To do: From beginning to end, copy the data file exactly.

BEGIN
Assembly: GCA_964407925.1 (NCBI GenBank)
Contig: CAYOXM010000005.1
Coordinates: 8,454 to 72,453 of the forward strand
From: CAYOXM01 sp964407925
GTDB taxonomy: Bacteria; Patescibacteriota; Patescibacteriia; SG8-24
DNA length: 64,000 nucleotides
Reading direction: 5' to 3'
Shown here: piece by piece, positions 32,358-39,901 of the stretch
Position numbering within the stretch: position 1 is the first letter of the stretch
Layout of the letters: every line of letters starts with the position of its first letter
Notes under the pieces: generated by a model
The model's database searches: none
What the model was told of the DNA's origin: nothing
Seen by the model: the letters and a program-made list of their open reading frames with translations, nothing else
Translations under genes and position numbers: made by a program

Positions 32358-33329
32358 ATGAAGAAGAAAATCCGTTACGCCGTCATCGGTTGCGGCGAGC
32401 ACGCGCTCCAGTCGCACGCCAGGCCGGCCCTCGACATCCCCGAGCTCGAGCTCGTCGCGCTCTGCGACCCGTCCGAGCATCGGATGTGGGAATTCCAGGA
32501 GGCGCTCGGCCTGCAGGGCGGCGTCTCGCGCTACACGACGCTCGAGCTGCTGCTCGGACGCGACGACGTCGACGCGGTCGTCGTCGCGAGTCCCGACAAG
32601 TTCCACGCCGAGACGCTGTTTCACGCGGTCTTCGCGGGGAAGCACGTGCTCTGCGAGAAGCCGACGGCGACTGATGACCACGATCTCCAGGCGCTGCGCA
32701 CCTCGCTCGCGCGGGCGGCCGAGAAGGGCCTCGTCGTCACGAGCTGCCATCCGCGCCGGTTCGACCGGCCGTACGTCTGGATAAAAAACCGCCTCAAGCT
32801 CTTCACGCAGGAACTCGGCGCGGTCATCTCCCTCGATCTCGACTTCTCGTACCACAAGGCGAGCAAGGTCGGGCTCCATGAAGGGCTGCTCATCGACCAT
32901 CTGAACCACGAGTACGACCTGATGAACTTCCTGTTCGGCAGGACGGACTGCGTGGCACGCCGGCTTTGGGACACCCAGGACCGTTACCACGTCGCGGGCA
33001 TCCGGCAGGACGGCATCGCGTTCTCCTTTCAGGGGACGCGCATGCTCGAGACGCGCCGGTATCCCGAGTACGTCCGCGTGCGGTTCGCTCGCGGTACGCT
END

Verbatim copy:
Assembly: GCA_964407925.1 (NCBI GenBank)
Contig: CAYOXM010000005.1
Coordinates: 8,454 to 72,453 of the forward strand
From: CAYOXM01 sp964407925
GTDB taxonomy: Bacteria; Patescibacteriota; Patescibacteriia; SG8-24
DNA length: 64,000 nucleotides
Reading direction: 5' to 3'
Shown here: piece by piece, positions 32,358-39,901 of the stretch
Position numbering within the stretch: position 1 is the first letter of the stretch
Layout of the letters: every line of letters starts with the position of its first letter
Notes under the pieces: generated by a model
The model's database searches: none
What the model was told of the DNA's origin: nothing
Seen by the model: the letters and a program-made list of their open reading frames with translations, nothing else
Translations under genes and position numbers: made by a program

Positions 32358-33329
32358 ATGAAGAAGAAAATCCGTTACGCCGTCATCGGTTGCGGCGAGC
32401 ACGCGCTCCAGTCGCACGCCAGGCCGGCCCTCGACATCCCCGAGCTCGAGCTCGTCGCGCTCTGCGACCCGTCCGAGCATCGGATGTGGGAATTCCAGGA
32501 GGCGCTCGGCCTGCAGGGCGGCGTCTCGCGCTACACGACGCTCGAGCTGCTGCTCGGACGCGACGACGTCGACGCGGTCGTCGTCGCGAGTCCCGACAAG
32601 TTCCACGCCGAGACGCTGTTTCACGCGGTCTTCGCGGGGAAGCACGTGCTCTGCGAGAAGCCGACGGCGACTGATGACCACGATCTCCAGGCGCTGCGCA
32701 CCTCGCTCGCGCGGGCGGCCGAGAAGGGCCTCGTCGTCACGAGCTGCCATCCGCGCCGGTTCGACCGGCCGTACGTCTGGATAAAAAACCGCCTCAAGCT
32801 CTTCACGCAGGAACTCGGCGCGGTCATCTCCCTCGATCTCGACTTCTCGTACCACAAGGCGAGCAAGGTCGGGCTCCATGAAGGGCTGCTCATCGACCAT
32901 CTGAACCACGAGTACGACCTGATGAACTTCCTGTTCGGCAGGACGGACTGCGTGGCACGCCGGCTTTGGGACACCCAGGACCGTTACCACGTCGCGGGCA
33001 TCCGGCAGGACGGCATCGCGTTCTCCTTTCAGGGGACGCGCATGCTCGAGACGCGCCGGTATCCCGAGTACGTCCGCGTGCGGTTCGCTCGCGGTACGCT